Legislation will pass the rational basis test, Cramer explains, if the court finds it is “rationally related to a legitimate state interest.” Because AW bans apply to a segment of firearms that are among the least criminally used, are arbitrarily applied, call for irrational punishment lengths, and target a politically unpopular class of people, they are not rationally based.
While the bans (such as California’s Roberti-Roos Assault Weapons Control Act of 1989) cite a threat to the health, safety, and security of the public as justification for their existence, the banned weapons are seldom criminally misused. In a study performed to assess the effectiveness of the 1994 federal assault weapons ban, the authors had a difficult time “’discerning the effects of the ban’ at least partly because ‘the banned weapons and magazines were rarely used to commit murders in this country” before the 1994 ban.’”
AW bans focus primarily on name and model numbers rather than functional characteristics, since weapons banned are “functionally indistinguishable from sporting arms that have been used for more than a century by civilians in the U.S. with semiautomatic, detachable magazine feed.” This arbitrary application of the law makes such bans vulnerable to an equal protection challenge.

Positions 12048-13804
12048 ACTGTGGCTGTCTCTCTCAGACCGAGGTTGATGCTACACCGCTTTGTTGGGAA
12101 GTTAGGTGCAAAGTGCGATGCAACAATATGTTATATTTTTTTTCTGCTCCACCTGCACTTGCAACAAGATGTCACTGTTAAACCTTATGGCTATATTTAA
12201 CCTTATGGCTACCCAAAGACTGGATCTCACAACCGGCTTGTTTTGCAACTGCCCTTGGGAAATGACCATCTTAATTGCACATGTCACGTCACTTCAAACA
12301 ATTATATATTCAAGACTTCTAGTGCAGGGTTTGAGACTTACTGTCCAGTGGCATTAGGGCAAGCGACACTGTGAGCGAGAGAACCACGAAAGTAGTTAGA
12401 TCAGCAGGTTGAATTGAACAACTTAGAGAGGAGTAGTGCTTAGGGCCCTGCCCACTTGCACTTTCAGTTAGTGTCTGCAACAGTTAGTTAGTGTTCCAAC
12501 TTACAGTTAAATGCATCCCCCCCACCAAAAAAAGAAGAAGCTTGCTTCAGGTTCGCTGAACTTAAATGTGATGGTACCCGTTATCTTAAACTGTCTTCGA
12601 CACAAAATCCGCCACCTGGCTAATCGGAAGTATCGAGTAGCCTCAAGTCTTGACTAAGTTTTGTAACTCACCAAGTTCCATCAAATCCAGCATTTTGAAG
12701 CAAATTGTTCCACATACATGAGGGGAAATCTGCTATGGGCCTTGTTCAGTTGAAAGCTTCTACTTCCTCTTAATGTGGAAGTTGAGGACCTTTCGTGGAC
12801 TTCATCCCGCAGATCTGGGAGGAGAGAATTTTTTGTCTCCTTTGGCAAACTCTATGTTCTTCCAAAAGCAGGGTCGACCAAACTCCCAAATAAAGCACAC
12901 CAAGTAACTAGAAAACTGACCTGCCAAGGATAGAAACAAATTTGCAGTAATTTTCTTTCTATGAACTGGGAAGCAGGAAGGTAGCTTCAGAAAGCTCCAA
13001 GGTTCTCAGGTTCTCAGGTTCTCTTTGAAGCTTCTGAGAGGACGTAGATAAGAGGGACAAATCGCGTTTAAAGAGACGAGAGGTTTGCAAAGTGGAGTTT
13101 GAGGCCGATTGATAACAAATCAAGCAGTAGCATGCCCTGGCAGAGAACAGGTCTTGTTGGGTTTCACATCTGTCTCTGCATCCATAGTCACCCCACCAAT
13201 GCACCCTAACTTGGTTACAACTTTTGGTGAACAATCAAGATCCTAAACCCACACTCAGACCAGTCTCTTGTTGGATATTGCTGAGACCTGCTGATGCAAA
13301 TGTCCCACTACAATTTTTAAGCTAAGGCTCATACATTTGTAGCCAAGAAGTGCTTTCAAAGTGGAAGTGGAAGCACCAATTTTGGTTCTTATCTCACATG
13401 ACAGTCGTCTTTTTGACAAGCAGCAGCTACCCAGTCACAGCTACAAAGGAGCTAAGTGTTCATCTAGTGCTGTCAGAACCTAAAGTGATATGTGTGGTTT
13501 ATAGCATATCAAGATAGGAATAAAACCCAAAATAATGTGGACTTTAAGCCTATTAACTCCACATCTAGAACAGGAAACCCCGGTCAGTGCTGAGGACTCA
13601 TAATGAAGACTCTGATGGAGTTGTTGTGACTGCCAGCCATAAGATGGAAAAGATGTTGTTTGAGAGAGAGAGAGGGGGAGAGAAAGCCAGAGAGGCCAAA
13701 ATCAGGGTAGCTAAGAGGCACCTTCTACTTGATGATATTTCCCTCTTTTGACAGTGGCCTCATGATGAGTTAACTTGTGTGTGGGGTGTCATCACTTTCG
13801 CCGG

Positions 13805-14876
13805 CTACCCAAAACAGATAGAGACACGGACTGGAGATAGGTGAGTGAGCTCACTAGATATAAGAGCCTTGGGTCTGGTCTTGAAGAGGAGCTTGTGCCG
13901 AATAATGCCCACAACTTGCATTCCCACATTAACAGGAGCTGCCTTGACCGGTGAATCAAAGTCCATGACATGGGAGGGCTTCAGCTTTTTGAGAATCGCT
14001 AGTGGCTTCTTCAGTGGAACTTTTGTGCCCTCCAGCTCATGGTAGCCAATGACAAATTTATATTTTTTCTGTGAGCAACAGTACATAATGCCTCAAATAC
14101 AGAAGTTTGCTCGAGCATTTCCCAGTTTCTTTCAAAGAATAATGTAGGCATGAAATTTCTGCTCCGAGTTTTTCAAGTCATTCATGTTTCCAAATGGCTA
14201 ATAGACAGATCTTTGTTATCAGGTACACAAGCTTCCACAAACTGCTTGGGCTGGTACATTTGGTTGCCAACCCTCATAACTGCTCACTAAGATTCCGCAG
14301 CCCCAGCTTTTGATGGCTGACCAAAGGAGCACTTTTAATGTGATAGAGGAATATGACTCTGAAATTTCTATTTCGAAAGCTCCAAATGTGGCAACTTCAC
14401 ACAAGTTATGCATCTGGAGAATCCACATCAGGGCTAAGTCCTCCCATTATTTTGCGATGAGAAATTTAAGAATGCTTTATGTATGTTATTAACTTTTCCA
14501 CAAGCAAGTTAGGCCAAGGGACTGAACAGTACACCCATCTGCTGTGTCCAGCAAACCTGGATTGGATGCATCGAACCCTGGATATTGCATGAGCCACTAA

Also, the lack of distinctive qualities makes it difficult to define specifically what an assault weapon is. In fact, Steve Helsley, a California DOJ official, wrote in a 1988 memo:
“Consequently, I believe that assault weapons cannot be defined in a workable way, by size, caliber, action type or magazine capacity. . . . Unless a realistic definition can be developed for ‘assault weapons,’ we should leave the issue alone.”
Cramer also found that the punishments associated with violating California’s AW ban (either the possession or the importation of an assault weapon) involve lengthier prison terms than possession of a machine gun, possession of a hand grenade, or forcible rape.
Original study: Assault_Weapon_Bans_rational_scrutiny_fail